Seychelles Fishing Authority meets with boat owners and skippers over new compliance issues
The new conditions include general provisions that establish which species can be caught, documentations that need to be kept. (Gerard Larose, Seychelles Tourism Board)
(Seychelles News Agency) - Non-compliance and confusions about new fishing license conditions were discussed at a meeting between the Seychelles Fishing Authority (SFA) and local semi industrial boat owners, skippers and first officers on Wednesday.
Recently released license conditions by SFA to which all boat owners should abide come in six parts. These include the general provisions that establish which species can be caught, documentations that needs to be kept in the vessels and notifications before leaving and coming back to port. There is also the requirement to have a Vessel Monitoring System (VMS) onboard each vessel and demarcated zones of exclusions.
SFA's monitoring, control and surveillance manager, Johnny Louys, told the press that most of these conditions were being practised but now they have been placed in a proper framework.
"In general, I think that people more or less understood what we were explaining. However, there are some contentious issues such as the exclusion zones. The reason why we have put this in place is to separate some of the different types of fishing, ensuring that they are not fishing in shallow waters, hence competing with small-scale fishers," said Louys.
Boat owners' greatest concerns were about the outlined exclusion zones where industrial fishing vessels will no longer be allowed to operate.
The chairperson of the Seychelles Fishermen and Boat Owners Association (SFBOA), Keith Andre, said what was evident in the meeting is that the regulations came out suddenly without consultations.
"It has been a long time since we have seen a CEO come before a group of fishermen to clarify certain issues. It is now up to us boat owners to comply as stakeholders but at the same time, there is something lacking in the way things were organised today. So as to encourage compliance, there should be consultations as compliance costs less than policing and enforcement," said Andre.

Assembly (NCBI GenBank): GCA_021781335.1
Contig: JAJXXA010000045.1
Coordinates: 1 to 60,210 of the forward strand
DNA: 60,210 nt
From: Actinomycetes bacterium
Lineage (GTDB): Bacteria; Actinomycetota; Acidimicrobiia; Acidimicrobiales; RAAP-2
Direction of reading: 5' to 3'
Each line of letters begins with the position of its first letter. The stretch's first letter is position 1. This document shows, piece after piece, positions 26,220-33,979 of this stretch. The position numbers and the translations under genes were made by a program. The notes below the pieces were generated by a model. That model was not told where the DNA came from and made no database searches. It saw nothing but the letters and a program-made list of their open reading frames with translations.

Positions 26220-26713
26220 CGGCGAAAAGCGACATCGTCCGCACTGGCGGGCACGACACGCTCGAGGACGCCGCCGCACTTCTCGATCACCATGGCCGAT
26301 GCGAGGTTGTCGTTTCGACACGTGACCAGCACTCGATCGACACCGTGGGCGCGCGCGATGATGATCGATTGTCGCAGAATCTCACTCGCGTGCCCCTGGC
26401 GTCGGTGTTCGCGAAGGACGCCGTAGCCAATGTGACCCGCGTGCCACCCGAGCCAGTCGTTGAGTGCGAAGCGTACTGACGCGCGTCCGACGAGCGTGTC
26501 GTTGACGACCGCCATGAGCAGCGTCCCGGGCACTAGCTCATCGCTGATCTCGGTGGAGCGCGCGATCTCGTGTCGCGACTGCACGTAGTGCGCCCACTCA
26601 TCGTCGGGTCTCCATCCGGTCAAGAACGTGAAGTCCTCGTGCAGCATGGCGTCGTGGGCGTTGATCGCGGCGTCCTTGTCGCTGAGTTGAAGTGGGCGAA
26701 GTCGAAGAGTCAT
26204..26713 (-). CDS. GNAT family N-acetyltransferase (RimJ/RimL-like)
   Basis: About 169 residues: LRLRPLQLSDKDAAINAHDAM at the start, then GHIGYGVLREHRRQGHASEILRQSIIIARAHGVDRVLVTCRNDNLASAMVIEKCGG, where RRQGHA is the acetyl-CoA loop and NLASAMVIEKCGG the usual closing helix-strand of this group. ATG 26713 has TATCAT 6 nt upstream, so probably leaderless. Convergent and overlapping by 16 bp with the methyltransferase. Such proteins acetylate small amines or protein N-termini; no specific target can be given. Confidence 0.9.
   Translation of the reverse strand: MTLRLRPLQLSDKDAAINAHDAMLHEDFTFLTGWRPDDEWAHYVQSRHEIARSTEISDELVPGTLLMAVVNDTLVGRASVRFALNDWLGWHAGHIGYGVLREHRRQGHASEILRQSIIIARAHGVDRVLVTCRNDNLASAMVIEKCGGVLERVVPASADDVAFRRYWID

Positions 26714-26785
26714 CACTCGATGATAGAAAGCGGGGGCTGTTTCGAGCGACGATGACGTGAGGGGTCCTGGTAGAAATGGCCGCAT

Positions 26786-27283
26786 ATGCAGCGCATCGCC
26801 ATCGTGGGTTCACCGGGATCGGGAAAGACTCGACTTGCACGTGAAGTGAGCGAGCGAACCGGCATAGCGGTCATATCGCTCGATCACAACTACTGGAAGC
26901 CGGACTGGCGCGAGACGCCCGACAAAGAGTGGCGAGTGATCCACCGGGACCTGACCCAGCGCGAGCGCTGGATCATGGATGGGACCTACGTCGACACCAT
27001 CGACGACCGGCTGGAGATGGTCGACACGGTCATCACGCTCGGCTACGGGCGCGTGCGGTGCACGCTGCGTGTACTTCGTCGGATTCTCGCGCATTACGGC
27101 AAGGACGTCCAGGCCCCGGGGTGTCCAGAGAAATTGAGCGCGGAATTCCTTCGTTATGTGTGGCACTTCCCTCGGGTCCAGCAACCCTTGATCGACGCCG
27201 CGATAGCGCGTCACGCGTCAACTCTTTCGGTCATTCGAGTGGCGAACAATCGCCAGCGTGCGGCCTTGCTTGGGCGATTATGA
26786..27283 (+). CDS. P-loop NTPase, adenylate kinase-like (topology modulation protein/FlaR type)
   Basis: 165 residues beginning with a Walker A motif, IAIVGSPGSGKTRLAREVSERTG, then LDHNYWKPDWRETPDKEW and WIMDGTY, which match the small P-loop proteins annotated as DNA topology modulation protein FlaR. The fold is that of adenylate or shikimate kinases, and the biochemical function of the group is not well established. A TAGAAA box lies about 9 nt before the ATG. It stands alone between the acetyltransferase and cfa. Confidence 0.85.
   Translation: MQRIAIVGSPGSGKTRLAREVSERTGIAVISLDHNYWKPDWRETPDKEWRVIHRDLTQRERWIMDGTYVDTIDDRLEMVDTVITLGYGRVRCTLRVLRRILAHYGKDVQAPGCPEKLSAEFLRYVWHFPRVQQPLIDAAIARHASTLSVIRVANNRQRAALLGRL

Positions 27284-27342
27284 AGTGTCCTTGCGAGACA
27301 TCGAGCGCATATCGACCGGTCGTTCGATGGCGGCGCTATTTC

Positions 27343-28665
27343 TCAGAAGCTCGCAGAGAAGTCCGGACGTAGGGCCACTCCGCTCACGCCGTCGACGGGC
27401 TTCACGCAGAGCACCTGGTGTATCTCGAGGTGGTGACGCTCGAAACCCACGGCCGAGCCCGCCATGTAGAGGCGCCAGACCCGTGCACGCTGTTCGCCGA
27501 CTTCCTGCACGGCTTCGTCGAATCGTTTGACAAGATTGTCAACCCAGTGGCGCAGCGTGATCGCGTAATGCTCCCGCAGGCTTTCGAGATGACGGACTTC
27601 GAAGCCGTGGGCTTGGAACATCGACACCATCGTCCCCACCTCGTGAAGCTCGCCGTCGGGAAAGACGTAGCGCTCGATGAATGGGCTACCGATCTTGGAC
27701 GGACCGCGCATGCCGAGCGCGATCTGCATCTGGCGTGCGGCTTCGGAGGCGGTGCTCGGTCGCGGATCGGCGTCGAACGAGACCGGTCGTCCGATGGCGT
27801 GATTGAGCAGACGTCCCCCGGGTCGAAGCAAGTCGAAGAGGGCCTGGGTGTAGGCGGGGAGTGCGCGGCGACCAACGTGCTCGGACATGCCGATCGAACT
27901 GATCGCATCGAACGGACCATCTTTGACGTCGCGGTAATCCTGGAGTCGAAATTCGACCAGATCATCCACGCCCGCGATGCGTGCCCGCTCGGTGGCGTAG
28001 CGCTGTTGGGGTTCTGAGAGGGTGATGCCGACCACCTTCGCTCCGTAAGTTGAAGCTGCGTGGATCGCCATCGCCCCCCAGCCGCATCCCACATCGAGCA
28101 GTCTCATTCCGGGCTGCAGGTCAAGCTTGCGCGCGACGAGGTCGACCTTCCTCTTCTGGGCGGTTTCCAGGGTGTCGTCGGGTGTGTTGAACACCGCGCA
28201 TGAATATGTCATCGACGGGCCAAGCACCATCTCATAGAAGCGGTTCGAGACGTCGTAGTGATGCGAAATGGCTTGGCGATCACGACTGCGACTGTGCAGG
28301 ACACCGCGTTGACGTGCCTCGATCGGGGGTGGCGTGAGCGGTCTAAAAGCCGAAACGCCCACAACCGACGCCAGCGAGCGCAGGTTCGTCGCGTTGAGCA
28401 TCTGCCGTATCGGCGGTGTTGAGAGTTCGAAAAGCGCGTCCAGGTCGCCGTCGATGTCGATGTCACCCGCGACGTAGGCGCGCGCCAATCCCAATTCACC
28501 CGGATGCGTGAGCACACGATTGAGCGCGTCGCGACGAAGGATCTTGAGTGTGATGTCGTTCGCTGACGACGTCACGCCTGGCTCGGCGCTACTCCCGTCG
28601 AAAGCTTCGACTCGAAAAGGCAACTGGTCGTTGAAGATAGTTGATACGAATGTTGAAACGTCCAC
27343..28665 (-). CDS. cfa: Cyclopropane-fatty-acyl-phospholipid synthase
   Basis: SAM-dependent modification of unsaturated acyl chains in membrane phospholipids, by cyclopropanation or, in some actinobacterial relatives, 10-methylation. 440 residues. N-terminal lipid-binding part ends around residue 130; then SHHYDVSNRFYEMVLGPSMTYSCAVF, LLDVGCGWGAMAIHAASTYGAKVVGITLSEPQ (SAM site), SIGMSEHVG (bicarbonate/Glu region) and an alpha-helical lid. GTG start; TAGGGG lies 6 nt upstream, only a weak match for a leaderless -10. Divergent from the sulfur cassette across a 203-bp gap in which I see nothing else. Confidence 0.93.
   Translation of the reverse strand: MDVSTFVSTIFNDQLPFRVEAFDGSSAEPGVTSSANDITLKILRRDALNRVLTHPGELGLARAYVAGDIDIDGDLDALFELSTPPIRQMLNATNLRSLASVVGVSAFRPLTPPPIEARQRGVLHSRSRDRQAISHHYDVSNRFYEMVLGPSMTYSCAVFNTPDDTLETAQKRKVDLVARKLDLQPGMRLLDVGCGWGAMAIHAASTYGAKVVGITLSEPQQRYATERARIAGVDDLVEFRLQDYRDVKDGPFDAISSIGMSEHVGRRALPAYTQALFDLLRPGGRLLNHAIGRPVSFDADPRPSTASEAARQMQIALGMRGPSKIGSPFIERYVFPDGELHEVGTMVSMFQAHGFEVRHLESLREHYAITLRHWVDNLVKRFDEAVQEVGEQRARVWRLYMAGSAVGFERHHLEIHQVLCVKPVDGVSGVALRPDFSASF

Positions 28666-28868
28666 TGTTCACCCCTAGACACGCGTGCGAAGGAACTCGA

He added that "when everyone sees themselves in the decision-making process, it is easier for them to abide to the regulation and as such, it will cost the authority much less if they take this approach in the future."
The chief executive of SFA, Nichol Elizabeth, outlined that he and his team are ready to go back and form a small committee to fine tune this condition, to make sure that it is clear within which zones one can fish. This is expected to take place in the coming week.
He added that "when it comes to fishing outside the EEZ (Exclusive Economic Zone) of Seychelles, we have outlined that they will not be able to do so if they do not have a certificate of authorisation."
"We have an obligation before IOTC (Indian Ocean Tuna Commission) and we cannot let our vessels be declared as illegal. We want those catching demersal fish, tuna and tuna-like to understand the conditions under which they need to operate," he added.
A representative from the fish processing and exporting sector, Louis Bossy, said, "What was discussed today was very important because if one of the boat owners does not respect one of the regulations put in place, we as exporters, we will be the ones to be punished."
"When I export a fish bought from a vessel that has not followed all these regulations, it is considered as IUU (Illegal Unreported and Unregulated) fish. When I export an IUU fish to Europe for example, and these guys backtrack the shipment, I might lose my license. SFA is basically putting things in order, preventing this from happening. It is therefore very important that boat owners, fishermen and processors are on the same page," Bossy explained.
A person looking to learn more about the new conditions under which these boat owners need to operate their vessels can contact SFA for a copy.
Fisheries is the second top economic contributor of Seychelles, a group of 115 islands in the western Indian Ocean, with an Exclusive Economic Zone of 1.4 million square kilometres.